Rescuing homeowners from predatory loans
The program, available only in Ohio, New York and Arizona, may help some avoid foreclosure.
By CYNTHIA VINARSKY
VINDICATOR BUSINESS WRITER
YOUNGSTOWN -- Lewis Holmes says his job hunt hasn't been going well.
At 82, he thinks age might be the reason.
But Holmes believes he may have to find work or lose his home, a two-story house on Youngstown's South Side that he's been remodeling, mostly by himself, over the past 17 years.
The house was in disrepair and scheduled for demolition when he bought it for $500 in the mid-1980s.
Holmes installed two bathrooms and kitchen cabinets, drywalled and carpeted the living and dining rooms, added a front porch and had aluminum siding installed.
He's proud of his work, and he loves the house, but Holmes said he owes about $41,000 in mortgages and home improvement loans and pays a whopping 25 percent average interest rate. One lender has filed a foreclosure action against him.
The U.S. Steel Corp. retiree admits he never read the fine print on the loan agreements he signed. He replaced several old loans with new ones over the years, he says, but he looked only at the monthly payment, not the interest rate.
"I've been borrowing all my life. I can never get out of borrowing," he said, shaking his head and shuffling through financial papers and bills on his dining room table. "I have some money coming in, but before I get it, I owe it."
Holmes is one of several area homeowners seeking help with home mortgages they can't afford under a consumer rescue loan program sponsored by the National Community Reinvestment Coalition.
About the program: Northeast Ohio Legal Services in Youngstown is a member of the NCRC and is administering the fund locally.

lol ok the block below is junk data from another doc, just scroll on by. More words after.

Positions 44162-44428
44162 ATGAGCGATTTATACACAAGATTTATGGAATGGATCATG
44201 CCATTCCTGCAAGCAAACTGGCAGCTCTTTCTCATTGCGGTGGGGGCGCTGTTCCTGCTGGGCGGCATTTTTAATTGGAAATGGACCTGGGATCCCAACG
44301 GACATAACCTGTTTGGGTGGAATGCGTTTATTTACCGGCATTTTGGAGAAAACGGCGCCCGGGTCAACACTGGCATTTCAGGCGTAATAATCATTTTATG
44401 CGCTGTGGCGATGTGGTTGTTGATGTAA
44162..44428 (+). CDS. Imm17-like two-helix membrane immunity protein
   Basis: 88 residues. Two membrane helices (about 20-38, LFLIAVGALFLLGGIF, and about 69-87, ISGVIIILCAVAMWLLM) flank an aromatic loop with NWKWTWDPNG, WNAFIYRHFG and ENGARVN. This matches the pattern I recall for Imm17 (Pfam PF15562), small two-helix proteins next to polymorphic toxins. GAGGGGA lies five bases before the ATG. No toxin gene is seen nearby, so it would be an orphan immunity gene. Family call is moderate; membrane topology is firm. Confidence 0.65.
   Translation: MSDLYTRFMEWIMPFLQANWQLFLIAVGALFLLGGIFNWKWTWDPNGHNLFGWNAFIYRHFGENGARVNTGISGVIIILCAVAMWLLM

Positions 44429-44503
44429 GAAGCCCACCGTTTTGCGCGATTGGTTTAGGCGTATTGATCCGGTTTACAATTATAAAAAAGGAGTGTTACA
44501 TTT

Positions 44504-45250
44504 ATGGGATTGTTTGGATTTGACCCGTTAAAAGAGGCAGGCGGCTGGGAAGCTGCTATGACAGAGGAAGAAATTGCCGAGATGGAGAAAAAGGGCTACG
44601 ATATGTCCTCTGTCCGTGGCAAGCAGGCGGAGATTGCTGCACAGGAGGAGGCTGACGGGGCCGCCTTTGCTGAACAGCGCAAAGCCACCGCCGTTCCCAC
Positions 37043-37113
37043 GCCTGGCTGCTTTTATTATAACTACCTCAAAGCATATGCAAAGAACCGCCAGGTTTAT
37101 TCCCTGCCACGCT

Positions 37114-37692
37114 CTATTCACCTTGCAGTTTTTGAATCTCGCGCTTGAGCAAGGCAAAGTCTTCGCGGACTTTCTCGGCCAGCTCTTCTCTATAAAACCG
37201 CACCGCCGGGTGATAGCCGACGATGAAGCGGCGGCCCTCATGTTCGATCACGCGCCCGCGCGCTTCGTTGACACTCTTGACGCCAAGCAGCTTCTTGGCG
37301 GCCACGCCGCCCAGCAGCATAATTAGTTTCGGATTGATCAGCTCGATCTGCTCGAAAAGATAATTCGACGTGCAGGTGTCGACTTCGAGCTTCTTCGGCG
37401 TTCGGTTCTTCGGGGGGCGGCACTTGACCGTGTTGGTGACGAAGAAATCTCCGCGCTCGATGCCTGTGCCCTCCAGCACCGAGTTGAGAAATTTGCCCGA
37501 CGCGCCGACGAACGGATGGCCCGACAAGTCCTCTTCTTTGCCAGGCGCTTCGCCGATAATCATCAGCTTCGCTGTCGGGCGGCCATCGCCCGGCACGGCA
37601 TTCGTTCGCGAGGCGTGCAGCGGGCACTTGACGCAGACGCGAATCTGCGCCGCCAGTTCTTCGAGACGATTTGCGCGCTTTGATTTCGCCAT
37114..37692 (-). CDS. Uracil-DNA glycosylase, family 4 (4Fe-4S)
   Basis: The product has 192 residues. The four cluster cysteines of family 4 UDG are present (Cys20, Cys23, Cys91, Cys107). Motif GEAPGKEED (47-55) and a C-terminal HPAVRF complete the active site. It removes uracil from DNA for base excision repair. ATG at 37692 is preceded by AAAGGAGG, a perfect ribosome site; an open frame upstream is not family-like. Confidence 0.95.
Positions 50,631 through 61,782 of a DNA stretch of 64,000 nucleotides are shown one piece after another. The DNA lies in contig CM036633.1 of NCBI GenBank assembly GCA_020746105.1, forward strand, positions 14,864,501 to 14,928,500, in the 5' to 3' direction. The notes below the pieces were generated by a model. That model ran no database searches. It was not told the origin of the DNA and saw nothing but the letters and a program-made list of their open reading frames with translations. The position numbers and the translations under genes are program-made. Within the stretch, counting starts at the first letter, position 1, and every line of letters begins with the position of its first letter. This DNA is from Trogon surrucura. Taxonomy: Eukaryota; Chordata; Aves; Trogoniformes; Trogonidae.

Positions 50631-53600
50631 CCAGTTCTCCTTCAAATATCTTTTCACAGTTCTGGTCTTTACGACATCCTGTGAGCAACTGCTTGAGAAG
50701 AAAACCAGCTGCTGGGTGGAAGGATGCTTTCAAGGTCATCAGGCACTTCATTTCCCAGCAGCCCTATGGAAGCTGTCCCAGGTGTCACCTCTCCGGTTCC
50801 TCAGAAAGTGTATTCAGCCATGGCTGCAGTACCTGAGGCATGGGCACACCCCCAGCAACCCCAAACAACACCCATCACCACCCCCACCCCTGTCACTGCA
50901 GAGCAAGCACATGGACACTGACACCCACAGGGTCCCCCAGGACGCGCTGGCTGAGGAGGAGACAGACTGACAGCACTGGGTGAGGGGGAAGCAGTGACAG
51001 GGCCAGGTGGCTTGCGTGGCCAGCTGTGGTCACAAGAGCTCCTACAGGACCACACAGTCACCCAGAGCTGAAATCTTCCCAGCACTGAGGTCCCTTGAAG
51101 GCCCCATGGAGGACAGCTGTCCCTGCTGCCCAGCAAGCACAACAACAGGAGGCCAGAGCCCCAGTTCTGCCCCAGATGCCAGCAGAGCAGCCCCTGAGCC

Established in October, the loan program aims to assist low-income homeowners who have been victimized by predatory lenders or are at risk of foreclosure but have made a good-faith effort to pay their bills.
The program doesn't free the homeowners from their debts, said Atty. James Callen, the NOLS executive director.
For those who qualify, the program will pay off old loans and establish a new loan with a lower interest rate, no fees and no points.
"What they get is another loan, but under more favorable conditions," Callen said.
Atty. Cherie H. Howard, managing attorney at NOLS, stressed that the program can benefit only a limited number of homeowners. The rescue loans are available only in Ohio, New York and Arizona, she said, and plans call for issuing a total of up to 200 loans in those three states.
Funds for the loan program will come from a multimillion-dollar fund and underwriting commitment from Household, owner of Household Finance Corporation and Beneficial Finance.
A problem in Valley: Mortgage foreclosure filings are a serious problem among low-income homeowners in the Mahoning Valley, Howard said, and they often result when vulnerable, unsophisticated people fall victim to a predatory lender.
Predatory lending, in general, happens when a lender issues a loan which the borrower clearly cannot afford. The practice takes many forms, from adding unreasonable balloon payments, fees and late charges to falsifying loan applications.
As an example, Howard cited the case of a single mother of three who recently contacted the NOLS for help.
Desperate to find housing for her family, the woman paid more than $50,000 for a house appraised at $26,000. Her 15-year mortgage payment was $477 a month, plus taxes and insurance, more than half her monthly income, and the loan included a $37,000 balloon payment in the 15th year.
In that case, as in most cases the NOLS sees, the buyer was unaware of the balloon payment when she signed the papers, Howard said.
NOLS takes some predatory lending complaints to court, Howard said, but the legal staff must choose carefully because the cases are labor intensive for attorneys, averaging 40 to 50 hours apiece.
The agency provides free legal services for people who meet income guidelines.
"Your heart just bleeds for these people who are losing their homes," she said, "but we have purposely not done outreach because we would be inundated with requests. We don't think we'd be able to meet the demand."